|Improving the Use of Applied Behavior Analytic Interventions to Improve Prosocial Functioning in a School District|
|Saturday, May 28, 2022|
|3:00 PM–3:50 PM |
|Meeting Level 2; Room 205B|
|Area: EDC/OBM; Domain: Service Delivery|
|Chair: Joyce West (Gardner Public Schools)|
|Discussant: Erik D Maki (May Institute )|
|CE Instructor: Erik Maki, Ph.D.|
Applied behavior analysis principles have been used to improve numerous behavior problems in schools. However, most of these interventions have been focused on the individual student. This symposium will focus on applying applied behavior analysis at the district, school, and classroom levels to improve student functioning. The first session reviews the implementation of MTSS/PBIS at the district and school level, applied behavior analysis at the systems level with treatment integrity. As a result of this implementation, improvements were seen in prosocial outcomes, including increased attendance, improved mental health scores, increased and on-task behavior of students in the classroom, reduction in office discipline referrals. The second session focuses on implementing high leveraged applied behavior analysis classroom practices to improve academic engagement. Academic engagement is highly correlated to academic achievement. These practices include high rates of both praise to error correction teacher-students interactions, student opportunities to respond, and teacher active supervision practices and how this was scaled up across a district. Implementing an empirical classroom observation system in a small, diverse, high-needs city in Massachusetts will be reviewed. Improved student outcomes were also observed in increased academic engagement and reduced reactive discipline practices.
|Instruction Level: Intermediate|
|Target Audience: |
Intermediate, Competencies of using applied behavior analytical skills in schools.
|Learning Objectives: At the conclusion of the presentation, participants will be able to: 1) Be able to describe leadership behaviors including collaborative, facilitative, adaptive and transformative that are critical to the implementation of applied behavior analytic interventions. 2) Be able to describe how to train multi staff members in leadership behaviors using Behavioral Skills Training (BST) 3) Be able to describe the high leveraged applied behavior analytical teacher skills to improve academic engagement.|
Leveraging Building Leaders to Foster Adaptive Change to Implement District-Wide Applied Behavior Analytic Interventions
|AMBER CASAVANT (Gardner Public Schools)|
One of the critical drivers of school-based systems change initiatives, particularly in the successful adoption of MTSS, is the buy-in and support of the district and school leadership. For example, McCart et al. (2015), in their review of several fidelity instruments related to MTSS, PBIS, and RTI, found that the common elements of a school leadership role were (a) administrator support with a clear vision to drive implementation forward; (b) decisions about resource allocation including staff responsibilities and professional development; and (f) ongoing monitoring and overall MTSS effectiveness with data. This presentation highlights the effectiveness of applied behavior analytic interventions and training procedures including Behavior Skills Training (BST) & Pyramidal Approach, Multi-Tiered Systems of Support (MTSS), Data-Based Decision Making (DBDM), facilitative, adaptive, and transformative leadership skills and evidence-based classroom practices as outlined in the Classroom Observation System (Putnam & Handler 2020) to improve prosocial functioning across a school district. The data shows improvements in prosocial outcomes including increased attendance, improved mental health scores and on-task behavior of students in the classroom, reduction in office discipline referrals (ODR’s), and improved fidelity.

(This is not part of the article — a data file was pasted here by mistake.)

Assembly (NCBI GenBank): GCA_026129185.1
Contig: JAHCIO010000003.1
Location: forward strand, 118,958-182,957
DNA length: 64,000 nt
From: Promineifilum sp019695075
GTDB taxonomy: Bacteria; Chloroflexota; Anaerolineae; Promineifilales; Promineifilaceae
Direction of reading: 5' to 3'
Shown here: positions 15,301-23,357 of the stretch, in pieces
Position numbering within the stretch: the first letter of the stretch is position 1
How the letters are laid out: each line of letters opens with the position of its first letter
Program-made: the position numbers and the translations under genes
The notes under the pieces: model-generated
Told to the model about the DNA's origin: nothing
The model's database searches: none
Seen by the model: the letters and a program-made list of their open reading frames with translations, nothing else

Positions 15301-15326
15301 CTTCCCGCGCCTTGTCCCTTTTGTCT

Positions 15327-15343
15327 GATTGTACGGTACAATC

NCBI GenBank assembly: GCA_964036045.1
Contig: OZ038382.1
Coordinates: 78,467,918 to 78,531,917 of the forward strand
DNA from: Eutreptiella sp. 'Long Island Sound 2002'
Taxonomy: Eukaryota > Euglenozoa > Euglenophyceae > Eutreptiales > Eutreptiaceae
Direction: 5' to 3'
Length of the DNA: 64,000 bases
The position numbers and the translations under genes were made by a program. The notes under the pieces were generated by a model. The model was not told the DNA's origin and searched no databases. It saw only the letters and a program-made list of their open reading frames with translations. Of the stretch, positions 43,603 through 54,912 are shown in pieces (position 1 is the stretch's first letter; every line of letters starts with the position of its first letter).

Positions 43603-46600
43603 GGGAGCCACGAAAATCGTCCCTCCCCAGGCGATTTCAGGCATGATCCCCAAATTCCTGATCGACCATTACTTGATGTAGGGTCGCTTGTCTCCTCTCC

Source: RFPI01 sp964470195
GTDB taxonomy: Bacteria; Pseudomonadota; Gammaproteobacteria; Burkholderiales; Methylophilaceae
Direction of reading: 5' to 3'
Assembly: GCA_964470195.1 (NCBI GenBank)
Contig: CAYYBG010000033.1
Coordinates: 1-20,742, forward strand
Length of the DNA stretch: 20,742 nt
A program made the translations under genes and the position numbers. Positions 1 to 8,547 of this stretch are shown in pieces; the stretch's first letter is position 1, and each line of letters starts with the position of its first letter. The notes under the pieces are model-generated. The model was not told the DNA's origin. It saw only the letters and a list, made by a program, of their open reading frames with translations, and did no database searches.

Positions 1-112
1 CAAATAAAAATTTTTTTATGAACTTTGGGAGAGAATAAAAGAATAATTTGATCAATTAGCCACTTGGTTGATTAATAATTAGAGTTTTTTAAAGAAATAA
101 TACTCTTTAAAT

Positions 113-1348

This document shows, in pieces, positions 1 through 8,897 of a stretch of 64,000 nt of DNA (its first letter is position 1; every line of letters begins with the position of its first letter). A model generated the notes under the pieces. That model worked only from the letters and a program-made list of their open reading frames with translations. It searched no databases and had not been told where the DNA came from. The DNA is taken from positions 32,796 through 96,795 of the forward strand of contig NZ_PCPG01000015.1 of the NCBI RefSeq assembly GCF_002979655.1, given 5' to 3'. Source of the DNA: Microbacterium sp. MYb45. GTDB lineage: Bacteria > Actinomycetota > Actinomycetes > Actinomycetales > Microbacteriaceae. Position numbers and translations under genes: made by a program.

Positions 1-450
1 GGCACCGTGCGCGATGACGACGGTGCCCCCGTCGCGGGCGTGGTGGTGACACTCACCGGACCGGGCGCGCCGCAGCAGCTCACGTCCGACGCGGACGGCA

|Implementing Applied Behavior Analytic Classroom Practices to Improve Academic Engagement|
|FINA ROBERTSON (Gardner Public Schools, Behavioral Concepts Inc. (BCI)), Amber Casavant (Gardner Public Schools), Robert F. Putnam (May Institute)|
|Abstract: This presentation will provide a review of the research on applied behavior analytical practices in classwide behavior support (Simonsen & Fairbanks, Briesch, Myers, & Sugai, 2008; Simonsen et al., 2015; Reinke, Herman & Sprick, 2011). These practices include: 1) antecedent practices; 2) instructional management practices, 3) reinforcement practices and 4) consequence practices. The presentation will go over the use of classwide functional assessment as a method to systematically evaluate the classroom environment to design and implement effective classroom-wide behavioral support practices. Once the environment is assessed, the model incorporates both indirect and direct instruction leading to how teachers participate in a data-based decision-making process to establish more effective practices, procedures, and interactions with students.
Finally, a case study of the implementation of MTSS/PBIS in a small, diverse, high-needs city in Massachusetts utilizing the Classroom Observation System (Putnam & Handler, 2020) will be reviewed. In particular, how buy in was obtained, how staff were systematically trained and how these practices were utilized as a tiered system of response to improve implementation fidelity data across schools and teacher implementation of applied behavior analytic classroom practices will be shown. Improved student outcomes were also observed in reduced reactive discipline practices.|